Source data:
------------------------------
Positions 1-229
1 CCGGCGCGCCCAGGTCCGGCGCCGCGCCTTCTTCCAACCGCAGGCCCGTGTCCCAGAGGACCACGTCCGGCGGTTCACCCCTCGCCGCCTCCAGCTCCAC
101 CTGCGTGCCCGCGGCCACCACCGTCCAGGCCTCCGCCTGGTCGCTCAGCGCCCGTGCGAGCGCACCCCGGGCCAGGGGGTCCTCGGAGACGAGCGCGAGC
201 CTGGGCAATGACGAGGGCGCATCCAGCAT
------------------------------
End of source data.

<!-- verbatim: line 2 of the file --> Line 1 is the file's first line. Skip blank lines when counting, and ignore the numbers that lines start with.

1 CCGGCGCGCCCAGGTCCGGCGCCGCGCCTTCTTCCAACCGCAGGCCCGTGTCCCAGAGGACCACGTCCGGCGGTTCACCCCTCGCCGCCTCCAGCTCCAC